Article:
Daily U.S. deaths from COVID-19 surpassed 2,000 for the first time since May and with hospitals across the country already full, portending a surge in mortalities to come as the coronavirus pandemic casts a shadow over the holiday season.
The death toll reached 2,157 on Tuesday — one person every 40 seconds — with another 170,000 people infected, numbers that experts say could grow with millions of Americans defying official warnings and traveling for Thursday’s Thanksgiving holiday.
U.S. President-elect Joe Biden has promised to make fighting the pandemic his top priority upon taking office on Jan. 20 and will give a speech on the topic on Wednesday.
Biden will have the help of Dr. Anthony Fauci, director of the National Institute of Allergy and Infectious Diseases, who said on C-SPAN on Wednesday he had been in contact with Biden’s staff and was willing to serve on any task force.
UK BORROWING TO HIT PEACETIME HIGH AS ECONOMY FACES COVID EMERGENCY
Britain will borrow almost 400 billion pounds this year to pay for the massive coronavirus hit to its economy, finance minister Rishi Sunak said, as the budget deficit climbs to its highest level outside wartime.
“Our health emergency is not yet over. And our economic emergency has only just begun,” he told parliament, promising more money for health and to fight unemployment.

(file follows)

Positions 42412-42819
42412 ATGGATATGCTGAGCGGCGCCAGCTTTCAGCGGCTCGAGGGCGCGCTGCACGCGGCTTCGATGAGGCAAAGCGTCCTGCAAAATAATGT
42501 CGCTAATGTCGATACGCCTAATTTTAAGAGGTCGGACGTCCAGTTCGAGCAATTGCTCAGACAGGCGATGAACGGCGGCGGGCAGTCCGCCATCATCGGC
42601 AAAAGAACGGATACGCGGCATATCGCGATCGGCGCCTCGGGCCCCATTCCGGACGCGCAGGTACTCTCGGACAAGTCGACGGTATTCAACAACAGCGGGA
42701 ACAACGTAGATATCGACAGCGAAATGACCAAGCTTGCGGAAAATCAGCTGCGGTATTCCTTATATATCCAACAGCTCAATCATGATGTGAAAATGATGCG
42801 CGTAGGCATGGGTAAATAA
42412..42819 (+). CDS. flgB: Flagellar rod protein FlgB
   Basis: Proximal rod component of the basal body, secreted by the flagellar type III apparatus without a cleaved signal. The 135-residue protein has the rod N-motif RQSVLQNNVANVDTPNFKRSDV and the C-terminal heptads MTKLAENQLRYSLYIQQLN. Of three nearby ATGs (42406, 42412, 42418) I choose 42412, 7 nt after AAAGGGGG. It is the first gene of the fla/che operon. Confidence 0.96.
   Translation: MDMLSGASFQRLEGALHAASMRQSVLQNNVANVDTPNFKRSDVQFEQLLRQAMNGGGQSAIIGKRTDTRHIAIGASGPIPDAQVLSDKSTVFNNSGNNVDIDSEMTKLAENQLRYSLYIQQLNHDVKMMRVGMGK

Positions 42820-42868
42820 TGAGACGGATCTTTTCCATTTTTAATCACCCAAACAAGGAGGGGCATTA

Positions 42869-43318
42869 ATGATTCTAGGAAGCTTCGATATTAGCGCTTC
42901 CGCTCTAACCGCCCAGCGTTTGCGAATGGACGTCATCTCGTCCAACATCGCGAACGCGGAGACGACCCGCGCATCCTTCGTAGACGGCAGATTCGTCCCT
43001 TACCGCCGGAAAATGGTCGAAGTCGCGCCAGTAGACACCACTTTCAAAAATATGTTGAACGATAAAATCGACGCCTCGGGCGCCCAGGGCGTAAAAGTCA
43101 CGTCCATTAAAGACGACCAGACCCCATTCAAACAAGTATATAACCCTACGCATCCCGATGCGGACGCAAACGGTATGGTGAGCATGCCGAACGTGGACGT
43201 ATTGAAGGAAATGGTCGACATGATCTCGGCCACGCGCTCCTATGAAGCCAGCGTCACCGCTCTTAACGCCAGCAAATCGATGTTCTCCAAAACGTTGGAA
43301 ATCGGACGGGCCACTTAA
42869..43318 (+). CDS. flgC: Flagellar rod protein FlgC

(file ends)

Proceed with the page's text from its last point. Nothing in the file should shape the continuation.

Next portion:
The Office for Budget Responsibility (OBR) estimated borrowing would be 394 billion pounds ($526 billion) in the 2020/21 financial year that began in April, slightly more than its last prediction in August.
At 19% of gross domestic product, that will be almost double its level after the global financial crisis which took nearly a decade of unpopular spending cuts to work down.
Rather than explain how to bring the debt down, Sunak sought to stress how spending would rise in the short term as Britain grapples with the fallout from the pandemic.
JOBLESS AID FOR NEARLY 14 MILLION AMERICANS TO EXPIRE THE DAY AFTER CHRISTMAS
The number of Americans receiving unemployment benefits under pandemic programs set to expire the day after Christmas continued to rise in early November, according to a Labor Department report released Wednesday.
The majority of people receiving emergency benefits, or 9.1 million, are enrolled in pandemic unemployment assistance (PUA), which expanded unemployment benefits to freelancers and self-employed people who wouldn’t usually qualify for this aid.
Some 4.5 million people collect pandemic emergency unemployment compensation (PEUC), which provides 13 extra weeks of benefits for people who have exhausted state benefits. Enrollment is growing steadily as more people use up their regular benefits, which last for up to 26 weeks in most states.